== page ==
Prospective borrowers on sites such as LendingClub and Prosper have the choice of applying for loans of various duration, most commonly 36 or 60 months. Similarly, investors have the ability to choose which loans to fund. Often, investors prioritizing liquidity will skew more towards shorter-duration loans, while those who are more cash-insensitive may opt to include some 60-month investments. In today’s analysis, we examine the financial implications of investing in various loan terms, their likelihood of charge-off, and the magnitude of credit loss incurred at various points over a loan’s payback period.
Distribution of Loan Duration
In the graph below, we can see the breakdown of loan durations on Prosper over the past several years. Beginning in 2012, 60-month loans have gained in popularity and now comprise a significant portion of overall originations.
Incidence of Charge-Off by Loan Term
In the graphs below, we see the “cumulative event charge-off curve” for 36 and 60 month loans on Prosper. These numbers indicate the cumulative percentage of loans (not dollars) that have experienced a charge-off at or before a certain point in time post-origination.
From these graphs, a few things are apparent. First, overall charge-off rates have decreased sharply each year, with the 2013 vintage proving to be very low risk thus far in its tenure. In addition, 36-month loans and 60-month loans seem to have similar event-charge-off curves, at least over the past 2 years. This would suggest that accounts of both durations go bad at similar rates.
Not only do these accounts seem to go bad at similar rates; they also seem to go bad at similar times. Among 2012 loans, those that eventually charged-off did so, on average, 12 months after origination. This is true for both 36 as well as 60 month loans.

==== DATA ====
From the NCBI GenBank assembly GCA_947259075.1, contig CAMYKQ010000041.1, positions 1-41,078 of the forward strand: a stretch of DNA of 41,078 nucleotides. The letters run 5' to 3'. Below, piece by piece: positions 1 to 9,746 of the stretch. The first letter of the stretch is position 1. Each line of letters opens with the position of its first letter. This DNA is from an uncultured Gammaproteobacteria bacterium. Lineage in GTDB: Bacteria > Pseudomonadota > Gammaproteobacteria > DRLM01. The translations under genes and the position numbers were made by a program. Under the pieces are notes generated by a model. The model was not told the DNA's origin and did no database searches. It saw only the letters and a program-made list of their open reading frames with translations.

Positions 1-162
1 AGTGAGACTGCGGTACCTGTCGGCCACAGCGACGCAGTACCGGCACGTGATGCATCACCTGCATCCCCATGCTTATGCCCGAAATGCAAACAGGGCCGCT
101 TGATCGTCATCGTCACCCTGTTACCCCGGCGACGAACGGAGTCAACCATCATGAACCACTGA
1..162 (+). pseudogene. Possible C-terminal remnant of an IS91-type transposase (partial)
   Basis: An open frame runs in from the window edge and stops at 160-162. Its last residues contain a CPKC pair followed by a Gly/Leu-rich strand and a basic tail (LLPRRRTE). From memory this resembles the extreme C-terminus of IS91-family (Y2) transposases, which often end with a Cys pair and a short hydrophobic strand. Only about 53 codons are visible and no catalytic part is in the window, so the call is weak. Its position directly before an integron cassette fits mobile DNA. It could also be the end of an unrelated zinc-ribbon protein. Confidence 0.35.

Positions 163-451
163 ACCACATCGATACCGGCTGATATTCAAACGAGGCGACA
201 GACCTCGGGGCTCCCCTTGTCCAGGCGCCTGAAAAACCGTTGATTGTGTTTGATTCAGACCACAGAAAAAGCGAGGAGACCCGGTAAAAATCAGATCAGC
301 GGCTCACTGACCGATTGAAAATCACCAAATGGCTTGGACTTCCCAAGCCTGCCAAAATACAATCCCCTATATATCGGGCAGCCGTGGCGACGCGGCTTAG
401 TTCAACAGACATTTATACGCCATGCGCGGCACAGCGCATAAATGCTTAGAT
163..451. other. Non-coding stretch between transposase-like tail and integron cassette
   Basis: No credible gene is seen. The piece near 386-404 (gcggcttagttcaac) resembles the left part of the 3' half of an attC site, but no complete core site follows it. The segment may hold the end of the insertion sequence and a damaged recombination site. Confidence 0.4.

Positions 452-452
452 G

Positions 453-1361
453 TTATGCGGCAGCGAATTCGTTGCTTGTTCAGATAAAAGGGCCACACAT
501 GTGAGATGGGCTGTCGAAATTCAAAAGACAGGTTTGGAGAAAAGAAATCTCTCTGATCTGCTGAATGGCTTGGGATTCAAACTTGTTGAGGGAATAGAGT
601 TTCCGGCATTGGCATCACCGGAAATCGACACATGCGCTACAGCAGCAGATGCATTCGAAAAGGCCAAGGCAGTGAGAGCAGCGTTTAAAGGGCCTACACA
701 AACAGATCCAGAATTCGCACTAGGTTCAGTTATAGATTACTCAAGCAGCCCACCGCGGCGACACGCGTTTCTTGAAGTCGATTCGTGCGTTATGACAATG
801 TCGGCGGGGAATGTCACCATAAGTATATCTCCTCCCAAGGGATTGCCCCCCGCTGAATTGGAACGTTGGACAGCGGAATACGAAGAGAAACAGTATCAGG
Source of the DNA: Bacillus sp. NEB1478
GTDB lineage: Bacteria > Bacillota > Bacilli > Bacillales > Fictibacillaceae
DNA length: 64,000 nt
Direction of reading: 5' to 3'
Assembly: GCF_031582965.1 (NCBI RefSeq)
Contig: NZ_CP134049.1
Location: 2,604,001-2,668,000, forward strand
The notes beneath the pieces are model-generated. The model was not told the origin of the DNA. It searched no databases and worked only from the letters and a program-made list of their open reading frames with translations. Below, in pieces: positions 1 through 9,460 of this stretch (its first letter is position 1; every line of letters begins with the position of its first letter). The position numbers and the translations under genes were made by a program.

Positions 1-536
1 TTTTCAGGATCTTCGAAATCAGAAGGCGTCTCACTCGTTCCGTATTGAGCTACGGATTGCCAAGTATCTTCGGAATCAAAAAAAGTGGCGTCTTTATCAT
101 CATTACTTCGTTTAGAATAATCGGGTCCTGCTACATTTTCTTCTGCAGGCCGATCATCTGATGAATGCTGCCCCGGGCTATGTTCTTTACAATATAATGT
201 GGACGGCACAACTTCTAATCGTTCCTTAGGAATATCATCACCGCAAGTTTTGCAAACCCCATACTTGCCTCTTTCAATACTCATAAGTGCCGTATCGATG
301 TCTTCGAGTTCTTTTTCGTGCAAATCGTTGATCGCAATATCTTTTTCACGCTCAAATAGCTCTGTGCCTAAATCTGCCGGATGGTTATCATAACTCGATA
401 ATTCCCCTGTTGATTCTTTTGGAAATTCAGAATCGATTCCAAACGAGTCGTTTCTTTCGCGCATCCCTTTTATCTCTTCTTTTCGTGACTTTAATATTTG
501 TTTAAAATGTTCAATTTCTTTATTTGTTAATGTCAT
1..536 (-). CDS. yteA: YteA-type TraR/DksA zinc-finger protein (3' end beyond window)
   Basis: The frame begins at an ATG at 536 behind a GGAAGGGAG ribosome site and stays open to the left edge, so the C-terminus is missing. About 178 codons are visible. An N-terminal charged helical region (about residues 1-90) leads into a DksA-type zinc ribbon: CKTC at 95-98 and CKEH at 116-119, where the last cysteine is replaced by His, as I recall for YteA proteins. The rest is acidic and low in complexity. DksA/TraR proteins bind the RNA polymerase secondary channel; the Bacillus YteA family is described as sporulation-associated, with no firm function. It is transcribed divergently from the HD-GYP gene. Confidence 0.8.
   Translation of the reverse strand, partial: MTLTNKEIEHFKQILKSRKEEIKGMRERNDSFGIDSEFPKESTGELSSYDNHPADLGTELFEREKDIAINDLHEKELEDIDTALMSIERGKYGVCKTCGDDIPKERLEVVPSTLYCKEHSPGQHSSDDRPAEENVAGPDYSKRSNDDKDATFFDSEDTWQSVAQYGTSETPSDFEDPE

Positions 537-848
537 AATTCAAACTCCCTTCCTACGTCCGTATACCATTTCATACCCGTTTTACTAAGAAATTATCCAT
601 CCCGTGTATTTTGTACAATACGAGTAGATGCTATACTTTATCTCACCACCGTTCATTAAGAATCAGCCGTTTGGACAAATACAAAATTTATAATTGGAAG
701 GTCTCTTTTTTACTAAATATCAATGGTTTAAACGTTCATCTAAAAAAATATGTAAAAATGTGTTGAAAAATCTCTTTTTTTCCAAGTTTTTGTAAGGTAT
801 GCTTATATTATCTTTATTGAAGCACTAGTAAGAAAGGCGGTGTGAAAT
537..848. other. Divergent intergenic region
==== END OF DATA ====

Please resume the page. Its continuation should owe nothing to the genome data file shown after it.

Amortization Schedule & Balance at Charge-Off
At first glance, one might be tempted to wonder why all this matters. If both lengths of loan perform similarly, isn’t that a good thing? Remember, however, that loans of different duration amortize at different rates, and the point in a loan’s tenure at which a charge-off occurs will have a significant impact on the actual dollar amount of credit loss.
In the graph below, we show the principal paydown schedule for a 36 and 60 month loan, each with a $10,000 initial balance and annualized interest rate of 12%.
By definition, loans of longer duration pay down over a longer period of time. Of course, it is important to understand the downstream implication of this truism: all other things being equal, if two loans stop paying at equivalent points in their tenure, the longer duration loan will have a greater balance outstanding at charge-off. For example, let’s crunch the numbers to see what would happen if the 2 loans in the above graph were to stop paying at 12 months post-origination:
For 2 loans with the same initial amount, same annualized interest rate, and same time-to-default, the loss incurred on the 60-month loan is materially higher.
The Bottom Line
As this analysis has shown, the duration-mix of an investor’s direct lending portfolio is more than a consideration of liquidity alone. The payback schedule of a longer-term loan means that investors may benefit from analyzing and calculating potential risk and returns separately for loans of differing duration.